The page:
In the current jobs market employers have to work hard to attract – and retain – the best employees.
Every company wants to hire the best talent. The best candidates want the best job. The trick for employers is make their offer stand out in a crowded marketplace.
Employers need to ask themselves what candidates look for in an employer. What would YOU look for from a new employer?
There’s no one-size-fits-all answer to that question but the basics tend to be pretty much the same.
There are variables, of course, which revolve around the individual and also the socio-economic circumstances at the time.
We’ve just come through three years of a global pandemic, which has caused many to re-evaluate what they want in all aspects of their lives. Then there’s a cost-of-living crisis, double digit inflation and mortgage rate rises along with global uncertainty caused by Russia’s war on Ukraine.
Against that backdrop you might say the obvious answer to what employees are looking for is financial and employment security.
A good salary – one that is fair and right for the role and responsibilities – is essential but it’s not all about money.
People at different stages of their lives have different priorities. Someone in their 20s won’t want the same from their employment as someone in their 50s. Both have much to offer and an employer has to have empathy and tap into these wants and needs.
If you’re Generation Z – born from 1997 onwards – you’ve grown up in a turbulent, changing and disruptive world and you are likely to appreciate more work-life balance.
Millennials – also referred to as Generation Y, those born between 1981 and 1996 – have seen the best of times and the worst of times and the end of the 9-5, rush-hour grind.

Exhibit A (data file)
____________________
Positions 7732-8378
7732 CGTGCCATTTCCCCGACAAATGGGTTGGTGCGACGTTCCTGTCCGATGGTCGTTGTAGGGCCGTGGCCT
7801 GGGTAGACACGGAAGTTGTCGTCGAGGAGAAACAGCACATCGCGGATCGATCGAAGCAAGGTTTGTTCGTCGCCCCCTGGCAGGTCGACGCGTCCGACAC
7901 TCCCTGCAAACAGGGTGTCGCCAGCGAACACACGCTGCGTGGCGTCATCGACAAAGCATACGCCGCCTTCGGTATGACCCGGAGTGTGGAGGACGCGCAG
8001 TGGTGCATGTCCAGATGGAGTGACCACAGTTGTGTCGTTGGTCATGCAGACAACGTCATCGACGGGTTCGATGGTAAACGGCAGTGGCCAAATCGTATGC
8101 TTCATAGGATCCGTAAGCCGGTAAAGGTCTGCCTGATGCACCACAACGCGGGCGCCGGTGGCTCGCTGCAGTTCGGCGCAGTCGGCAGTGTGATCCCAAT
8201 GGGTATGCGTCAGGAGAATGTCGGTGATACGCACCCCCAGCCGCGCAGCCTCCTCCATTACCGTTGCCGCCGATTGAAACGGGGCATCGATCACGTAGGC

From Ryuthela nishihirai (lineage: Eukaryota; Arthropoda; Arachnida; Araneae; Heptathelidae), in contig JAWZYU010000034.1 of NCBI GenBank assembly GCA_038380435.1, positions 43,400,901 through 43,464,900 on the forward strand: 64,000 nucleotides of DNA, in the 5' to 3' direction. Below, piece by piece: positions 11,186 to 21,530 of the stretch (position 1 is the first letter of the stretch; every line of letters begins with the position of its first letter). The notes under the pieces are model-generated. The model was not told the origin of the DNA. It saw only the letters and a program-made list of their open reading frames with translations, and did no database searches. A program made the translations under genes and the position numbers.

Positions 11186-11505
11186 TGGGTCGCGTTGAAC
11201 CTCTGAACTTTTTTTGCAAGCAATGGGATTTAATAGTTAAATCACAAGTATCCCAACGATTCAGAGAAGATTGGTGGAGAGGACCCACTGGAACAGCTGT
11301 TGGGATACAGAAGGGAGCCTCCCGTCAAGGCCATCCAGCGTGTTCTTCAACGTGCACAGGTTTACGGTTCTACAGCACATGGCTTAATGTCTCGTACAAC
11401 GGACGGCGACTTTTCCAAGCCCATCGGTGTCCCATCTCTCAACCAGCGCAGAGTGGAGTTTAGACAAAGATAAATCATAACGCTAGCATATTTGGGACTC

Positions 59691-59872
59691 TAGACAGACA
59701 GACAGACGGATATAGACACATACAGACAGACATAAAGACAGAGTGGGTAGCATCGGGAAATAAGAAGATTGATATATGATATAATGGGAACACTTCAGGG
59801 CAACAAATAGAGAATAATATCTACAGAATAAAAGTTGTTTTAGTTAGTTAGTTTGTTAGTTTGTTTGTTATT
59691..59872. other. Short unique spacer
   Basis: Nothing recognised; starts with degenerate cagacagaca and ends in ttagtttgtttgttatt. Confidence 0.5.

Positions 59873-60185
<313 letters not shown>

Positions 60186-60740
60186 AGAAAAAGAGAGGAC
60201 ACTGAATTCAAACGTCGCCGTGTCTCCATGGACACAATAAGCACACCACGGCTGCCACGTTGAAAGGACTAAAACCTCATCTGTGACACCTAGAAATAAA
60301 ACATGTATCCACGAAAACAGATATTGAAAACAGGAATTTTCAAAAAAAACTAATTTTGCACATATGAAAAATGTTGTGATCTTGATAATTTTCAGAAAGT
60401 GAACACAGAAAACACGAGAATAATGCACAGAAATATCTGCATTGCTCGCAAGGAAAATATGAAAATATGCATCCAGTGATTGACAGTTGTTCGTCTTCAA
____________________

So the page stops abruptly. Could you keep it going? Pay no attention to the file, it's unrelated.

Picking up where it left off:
People who are approaching the end of their working lives are probably looking for security to guarantee they can afford to retire or, indeed, work longer if necessary to supplement retirement plans.
What’s particularly important for younger people is the culture of a company or organisation.
The want to work for a reputable brand with good values, ethics and social responsibility. Corporate Social Responsibility (CSR) can really set an employer apart from the rest.
Younger people also want a career path and progression. They want to know they have prospects to grow and develop, so the opportunity for learning is essential.
Work-life balance is also important to candidates at all stages of their lives. A small number of companies are now are moving towards a four-day working week, for example.
Flexibility is key, as is trust. Employees are increasingly seeking flexibility in how they do their jobs – when they work their hours, and where they work from.
While many are returning to the office after the pandemic, others have found hybrid working provides more life balance.
Finally, a good package of benefits could be the deciding factor. A generous pension scheme, family health cover, holiday allowance, gym membership and paid leave for volunteering or charity work are also worth investing in.
In short – stability, employment and financial security, work-life balance and the need to belong are key things that people look for when choosing their next employer.